Lawmakers in Bulgaria are set to vote Wednesday on a no-confidence motion against the country’s coalition government. If approved, the motion could topple the centrist prime minister and further stall efforts by Balkan countries to join the European Union.
The center-right opposition GERB party filed the motion last week, citing the government’s handling of public finances and economic policy in the face of rising inflation.
Prime Minister Kiril Petkov’s coalition controls 109 of parliament’s 240 seats after a populist partner party, There is Such a People, withdrew its support this month due to similar fiscal complaints and Bulgaria’s relations with neighboring North Macedonia over an unresolved ethno-cultural dispute.
Bulgaria has blocked North Macedonia’s bid to join the EU, and with it, Albania’s as well. The Bulgarian government has insisted North Macedonia formally recognize that its language has Bulgarian roots, acknowledge in its constitution a Bulgarian minority, and quash “hate speech” against Bulgaria. North Macedonia has said that its identity and language aren’t open for discussion.
Russia’s Feb. 24 invasion of Ukraine has prompted the EU to consider speeding up its membership drive in the Western Balkans, where Moscow still wields considerable influence.
But Bulgaria continues to stall North Macedonia’s progress. It has held EU candidate status for 17 years and received a green light in 2020 to begin accession talks, although no date was set for the start of negotiations. North Macedonia’s president, Stevo Pendarovski, said last week that the delay has “taken a toll” on the nation.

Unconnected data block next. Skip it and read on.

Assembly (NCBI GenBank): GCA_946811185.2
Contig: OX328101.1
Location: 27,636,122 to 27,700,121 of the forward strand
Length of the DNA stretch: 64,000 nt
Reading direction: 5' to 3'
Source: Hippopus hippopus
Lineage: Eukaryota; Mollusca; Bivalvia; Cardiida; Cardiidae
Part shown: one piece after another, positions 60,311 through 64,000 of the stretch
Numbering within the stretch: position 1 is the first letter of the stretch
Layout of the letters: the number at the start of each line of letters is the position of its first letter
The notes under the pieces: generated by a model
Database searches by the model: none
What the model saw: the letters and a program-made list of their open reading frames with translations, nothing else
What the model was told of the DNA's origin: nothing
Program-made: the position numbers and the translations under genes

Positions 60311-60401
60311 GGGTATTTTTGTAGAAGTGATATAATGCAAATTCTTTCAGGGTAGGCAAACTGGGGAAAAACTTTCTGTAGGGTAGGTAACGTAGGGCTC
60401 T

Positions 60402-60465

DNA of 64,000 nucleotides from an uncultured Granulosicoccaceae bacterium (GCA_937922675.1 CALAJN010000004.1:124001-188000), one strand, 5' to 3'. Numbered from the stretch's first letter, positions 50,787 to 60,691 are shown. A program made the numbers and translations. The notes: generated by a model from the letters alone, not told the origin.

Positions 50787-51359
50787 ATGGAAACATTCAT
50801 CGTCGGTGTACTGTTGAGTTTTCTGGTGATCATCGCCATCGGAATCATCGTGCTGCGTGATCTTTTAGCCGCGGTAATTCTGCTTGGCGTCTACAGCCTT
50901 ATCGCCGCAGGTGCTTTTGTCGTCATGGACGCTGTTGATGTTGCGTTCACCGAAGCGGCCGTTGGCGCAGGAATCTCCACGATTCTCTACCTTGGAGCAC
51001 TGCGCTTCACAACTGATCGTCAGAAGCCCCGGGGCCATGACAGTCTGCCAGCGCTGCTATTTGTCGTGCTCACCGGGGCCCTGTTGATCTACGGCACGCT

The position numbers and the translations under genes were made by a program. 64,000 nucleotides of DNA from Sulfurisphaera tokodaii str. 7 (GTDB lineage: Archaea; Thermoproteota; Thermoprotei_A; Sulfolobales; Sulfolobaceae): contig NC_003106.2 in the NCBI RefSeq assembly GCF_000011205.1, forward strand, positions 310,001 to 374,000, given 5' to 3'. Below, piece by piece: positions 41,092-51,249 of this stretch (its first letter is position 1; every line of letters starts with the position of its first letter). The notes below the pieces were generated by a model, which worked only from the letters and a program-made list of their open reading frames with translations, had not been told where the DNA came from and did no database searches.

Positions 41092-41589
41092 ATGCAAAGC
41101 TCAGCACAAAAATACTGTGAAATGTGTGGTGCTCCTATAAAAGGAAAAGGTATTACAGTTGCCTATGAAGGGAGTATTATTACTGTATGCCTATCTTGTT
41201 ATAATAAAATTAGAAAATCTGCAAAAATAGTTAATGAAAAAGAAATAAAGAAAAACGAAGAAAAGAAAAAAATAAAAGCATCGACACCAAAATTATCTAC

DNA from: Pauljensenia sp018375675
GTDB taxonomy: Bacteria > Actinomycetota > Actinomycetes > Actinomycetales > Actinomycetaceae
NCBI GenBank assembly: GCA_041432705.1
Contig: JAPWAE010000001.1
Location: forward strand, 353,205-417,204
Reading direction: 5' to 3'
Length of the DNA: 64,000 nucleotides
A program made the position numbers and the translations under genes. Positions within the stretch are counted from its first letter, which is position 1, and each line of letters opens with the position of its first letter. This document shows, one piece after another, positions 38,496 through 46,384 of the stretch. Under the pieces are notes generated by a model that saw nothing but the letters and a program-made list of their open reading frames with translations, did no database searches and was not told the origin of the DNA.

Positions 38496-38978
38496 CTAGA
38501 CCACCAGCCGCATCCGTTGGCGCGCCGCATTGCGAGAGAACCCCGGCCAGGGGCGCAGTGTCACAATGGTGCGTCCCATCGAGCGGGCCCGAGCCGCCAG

The European Commission made repeated promises that the future of six countries in the Western Balkans within the EU. Along with North Macedonia, Albania, Bosnia, Kosovo, Montenegro and Serbia have seen delays amid divisions among member countries and some bilateral issues.
France, which currently holds the EU’s rotating presidency, said it is making last-ditch efforts to clear the path before a Western Balkans summit scheduled for Thursday and Friday.
Clement Beaune, the French minister for European affairs, said the proximity of the war in Ukraine has put the onus on the 27-nation EU to “reinvigorate” its expansion process in the Balkans.
He said the French government has “activated and reactivated talks” with both North Macedonia and Bulgaria, as well as other EU members.
“I have a hope that we will succeed, but work remains to be done,” Beaune said.
Delegations from Serbia, North Macedonia and Albania plan to take part in the EU-Western Balkans summit jointly, a show of regional cooperation following their Open Balkan initiative aimed at easing regional trade and other issues.
The “decision to participate in the summit and approach it jointly is another step toward progress of our countries, but also a clear signal that despite numerous obstacles, we continue to constructively contribute on the road of Euro-integration,” a statement from the office of Serbian President Aleksandar Vucic said.
Vucic previously said the leaders of the three countries might boycott the summit, apparently because of the lack of progress in their EU membership applications.
Daniel Smilov, a political science professor at the University of Sofia, said that Petkov, Bulgaria’s prime minister, has been a “driving force” in pushing for a resolution to the dispute with North Macedonia and that a collapse of his government could blunt that effort.
“It’s quite unfortunate for the North Macedonia situation because simply we don’t have a stable majority now in parliament to give the green light to an agreement,” he said. “And the French presidency has come up with a very reasonable deal.”
The French deal, which has not officially been made available to the public, was sent to both countries last week.
Bulgaria held three general elections last year. Should the government fall after Wednesday’s vote, it might need to hold its forth election in a little more than a year. Petkov’s coalition, which was formed in December, promised to clean up rampant corruption in the country.
McGrath reported from Sighisoara, Romania. Samuel Petrequin in Brussels and Jovana Gec in Belgrade, Serbia, contributed.